Jesus Gives Us Good Gifts

People naturally love to receive gifts. A well-chosen gift has the power to make us feel special, valued, and deeply loved. Perhaps that’s why we tend to delight in God the most when we are most cognizant of the blessings He has given us. Either way, our heavenly Father is generous and gracious, and delights to give us good things: 

“Which one of you, if his son asks him for bread, will give him a stone? Or if he asks for a fish, will give him a serpent? If you then, who are evil, know how to give good gifts to your children, how much more will your Father who is in heaven give good things to those who ask him!”

Again it is written, 

“You open your hand; you satisfy the desire of every living thing.” 

But when hardship and suffering are apportioned for us, days of calamity and pain, we too often forget the goodness of God. We become like Jonah who groaned in unbelief:

“O Lord, please take my life from me, for it is better for me to die than to live.”

We grow faint of heart, and at times even desire to curse God and die. But Job rightly dismisses such talk as utter foolishness:

“Shall we receive good from God, and shall we not receive evil?”

Shall we? Shall we assume that we will escape pain and suffering when so many of our brothers and sisters are enduring it graciously in God’s sight? Shall we desire long life and see good days by denying the inevitability of the sorrows that were promised to us?

“In the world you will have tribulation. But take heart; I have overcome the world.”

Shall we forget the counter-intuitive logic of the gospel that tells us our suffering is a gift?

“For it has been granted to you that for the sake of Christ you should not only believe in him but also suffer for his sake.”

And shall we forget the example of the supreme sufferer who blessed God in His trials and kissed the very hand that smote Him?

Lord, your sufferings—the deepest, most evil sufferings ever endured in all creation—are the greatest gift ever given to humankind. Thank you for leaving us an example of suffering well, and also for giving us Your Holy Spirit so that our suffering might bring you glory!

“Therefore let those who suffer according to God’s will entrust their souls to a faithful Creator while doing good.”

“The Spirit himself bears witness with our spirit that we are children of God, and if children, then heirs—heirs of God and fellow heirs with Christ, provided we suffer with him in order that we may also be glorified with him.”

Jesus Is Better Than Money

Of all the idols we seek and serve, none is as demanding as Money.

“No servant can serve two masters, for either he will hate the one and love the other, or he will be devoted to the one and despise the other. You cannot serve God and money.”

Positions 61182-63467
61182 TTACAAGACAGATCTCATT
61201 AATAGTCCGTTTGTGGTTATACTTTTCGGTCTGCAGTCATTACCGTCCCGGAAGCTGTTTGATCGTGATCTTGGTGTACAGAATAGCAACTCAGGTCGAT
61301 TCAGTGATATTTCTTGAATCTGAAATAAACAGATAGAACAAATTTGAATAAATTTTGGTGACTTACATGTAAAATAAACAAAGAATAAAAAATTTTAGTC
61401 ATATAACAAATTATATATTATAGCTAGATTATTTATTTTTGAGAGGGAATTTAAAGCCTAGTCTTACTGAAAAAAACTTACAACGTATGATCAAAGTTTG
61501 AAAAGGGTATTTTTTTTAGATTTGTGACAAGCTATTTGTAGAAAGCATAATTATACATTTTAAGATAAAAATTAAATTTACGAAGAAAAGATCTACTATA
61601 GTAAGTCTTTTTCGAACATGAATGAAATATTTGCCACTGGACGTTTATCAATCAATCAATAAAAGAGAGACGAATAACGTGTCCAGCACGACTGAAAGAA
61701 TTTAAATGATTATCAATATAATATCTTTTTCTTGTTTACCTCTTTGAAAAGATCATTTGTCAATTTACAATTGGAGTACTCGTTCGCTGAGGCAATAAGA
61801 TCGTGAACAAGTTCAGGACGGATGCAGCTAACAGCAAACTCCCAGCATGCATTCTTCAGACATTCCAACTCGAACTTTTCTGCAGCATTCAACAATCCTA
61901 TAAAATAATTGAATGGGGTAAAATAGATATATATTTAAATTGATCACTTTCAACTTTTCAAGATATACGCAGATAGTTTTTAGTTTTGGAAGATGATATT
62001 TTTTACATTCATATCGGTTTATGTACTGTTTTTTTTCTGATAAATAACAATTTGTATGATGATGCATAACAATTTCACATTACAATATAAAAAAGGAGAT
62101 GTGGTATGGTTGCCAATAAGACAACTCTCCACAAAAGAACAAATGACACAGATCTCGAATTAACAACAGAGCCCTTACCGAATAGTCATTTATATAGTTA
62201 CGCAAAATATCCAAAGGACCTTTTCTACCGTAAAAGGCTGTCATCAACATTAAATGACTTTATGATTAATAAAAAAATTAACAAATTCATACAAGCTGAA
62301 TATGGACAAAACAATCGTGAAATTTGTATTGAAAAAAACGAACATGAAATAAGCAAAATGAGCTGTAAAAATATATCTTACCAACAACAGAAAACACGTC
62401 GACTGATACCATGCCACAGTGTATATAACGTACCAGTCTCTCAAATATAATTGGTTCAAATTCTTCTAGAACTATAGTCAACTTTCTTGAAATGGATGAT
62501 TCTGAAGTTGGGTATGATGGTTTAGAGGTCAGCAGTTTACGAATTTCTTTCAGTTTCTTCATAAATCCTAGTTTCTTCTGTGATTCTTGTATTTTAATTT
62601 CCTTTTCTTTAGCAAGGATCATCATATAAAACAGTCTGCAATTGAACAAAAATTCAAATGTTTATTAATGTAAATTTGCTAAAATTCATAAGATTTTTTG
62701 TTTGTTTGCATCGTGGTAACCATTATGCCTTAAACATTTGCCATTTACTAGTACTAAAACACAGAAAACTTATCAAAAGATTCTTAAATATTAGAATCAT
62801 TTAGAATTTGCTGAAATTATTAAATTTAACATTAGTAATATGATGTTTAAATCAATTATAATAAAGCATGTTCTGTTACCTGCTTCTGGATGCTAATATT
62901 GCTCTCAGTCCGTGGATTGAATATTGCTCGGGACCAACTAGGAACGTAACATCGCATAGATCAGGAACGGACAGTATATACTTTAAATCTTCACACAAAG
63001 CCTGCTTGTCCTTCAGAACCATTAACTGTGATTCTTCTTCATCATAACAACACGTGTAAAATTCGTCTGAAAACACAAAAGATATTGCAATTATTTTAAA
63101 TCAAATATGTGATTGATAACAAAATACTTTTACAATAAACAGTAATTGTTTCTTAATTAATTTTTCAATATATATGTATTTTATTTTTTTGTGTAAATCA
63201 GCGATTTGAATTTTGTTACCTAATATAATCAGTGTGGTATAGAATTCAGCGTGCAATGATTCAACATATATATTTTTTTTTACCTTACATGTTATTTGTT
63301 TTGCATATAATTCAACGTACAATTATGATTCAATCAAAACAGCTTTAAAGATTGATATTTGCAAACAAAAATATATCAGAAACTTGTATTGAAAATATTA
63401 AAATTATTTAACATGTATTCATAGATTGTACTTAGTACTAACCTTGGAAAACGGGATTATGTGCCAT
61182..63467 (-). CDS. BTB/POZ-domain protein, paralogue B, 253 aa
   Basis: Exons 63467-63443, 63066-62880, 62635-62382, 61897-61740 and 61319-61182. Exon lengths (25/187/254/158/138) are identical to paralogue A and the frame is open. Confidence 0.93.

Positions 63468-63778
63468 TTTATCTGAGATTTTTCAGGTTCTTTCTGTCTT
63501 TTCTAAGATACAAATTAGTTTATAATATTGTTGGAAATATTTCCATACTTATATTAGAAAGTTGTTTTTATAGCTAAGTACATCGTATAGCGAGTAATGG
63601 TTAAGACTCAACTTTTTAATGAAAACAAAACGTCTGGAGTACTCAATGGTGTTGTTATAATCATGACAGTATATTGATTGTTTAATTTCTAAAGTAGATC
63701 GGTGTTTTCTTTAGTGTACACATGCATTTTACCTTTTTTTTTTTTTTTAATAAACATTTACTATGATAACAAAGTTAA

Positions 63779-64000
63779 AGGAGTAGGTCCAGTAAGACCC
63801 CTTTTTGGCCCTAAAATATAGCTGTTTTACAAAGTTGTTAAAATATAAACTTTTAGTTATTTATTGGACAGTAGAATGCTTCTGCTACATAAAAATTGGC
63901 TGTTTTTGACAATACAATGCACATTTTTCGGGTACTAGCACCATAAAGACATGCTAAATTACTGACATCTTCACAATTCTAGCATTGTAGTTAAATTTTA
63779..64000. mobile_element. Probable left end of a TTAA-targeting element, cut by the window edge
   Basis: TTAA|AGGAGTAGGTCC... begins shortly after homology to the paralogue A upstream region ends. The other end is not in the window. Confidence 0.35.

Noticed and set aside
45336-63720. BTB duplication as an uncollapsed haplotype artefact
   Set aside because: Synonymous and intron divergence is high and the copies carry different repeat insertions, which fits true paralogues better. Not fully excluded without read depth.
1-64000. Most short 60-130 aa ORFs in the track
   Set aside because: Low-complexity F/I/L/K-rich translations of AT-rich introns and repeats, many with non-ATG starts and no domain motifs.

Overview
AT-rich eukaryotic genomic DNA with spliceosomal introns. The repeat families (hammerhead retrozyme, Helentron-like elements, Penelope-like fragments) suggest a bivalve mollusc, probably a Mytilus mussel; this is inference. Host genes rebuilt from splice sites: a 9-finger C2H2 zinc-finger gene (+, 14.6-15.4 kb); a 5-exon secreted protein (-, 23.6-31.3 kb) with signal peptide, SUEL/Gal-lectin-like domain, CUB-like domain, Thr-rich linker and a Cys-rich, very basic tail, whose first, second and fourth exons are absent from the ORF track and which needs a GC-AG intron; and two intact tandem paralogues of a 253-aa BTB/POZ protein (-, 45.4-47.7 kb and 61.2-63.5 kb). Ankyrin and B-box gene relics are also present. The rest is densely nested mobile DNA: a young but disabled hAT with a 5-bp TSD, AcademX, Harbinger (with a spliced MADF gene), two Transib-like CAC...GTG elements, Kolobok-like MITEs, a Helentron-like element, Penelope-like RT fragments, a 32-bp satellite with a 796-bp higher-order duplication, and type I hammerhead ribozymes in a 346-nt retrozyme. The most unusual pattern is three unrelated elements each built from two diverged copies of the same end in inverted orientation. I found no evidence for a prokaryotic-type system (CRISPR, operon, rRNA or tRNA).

Money is a hard master, a tyrant that offers no grace, allows us no rest, accepts no rivals, gives us no peace. No matter how hard we work or how well we invest, we will never have enough:

“He who loves money will not be satisfied with money, nor he who loves wealth with his income; this also is vanity.”

We strive to make up the difference, but we fail because what is lacking cannot be counted.

“There is no end to all his toil, and his eyes are never satisfied with riches.”

Not only that, but we must spend our days defending what little we have from moths, rust, and thieves:

“When goods increase, they increase who eat them, and what advantage has their owner but to see them with his eyes?”

And in the end, money is fickle and disloyal, quickly leaving us in our time of need:

“When your eyes light on wealth, it is gone, for suddenly it sprouts wings, flying like an eagle toward heaven.”

And again,

“he who earns wages does so to put them into a bag with holes.”

But Jesus is a different sort of Master! He has promised to always be with us; He will never leave us or forsake us. His provision is abundant and limitless, requiring no human effort to substitute. And the wealth He gives us is grace:

“For you know the grace of our Lord Jesus Christ, that though he was rich, yet for your sake he became poor, so that you by his poverty might become rich.”

“Come, everyone who thirsts, come to the waters; and he who has no money, come, buy and eat! Come, buy wine and milk without money and without price.”

Thank you, Lord, for delivering me from the service of money and offering me the riches of grace. Help me then to use what little earthly wealth I have to lay up treasures in heaven!

“For where your treasure is, there your heart will be also.”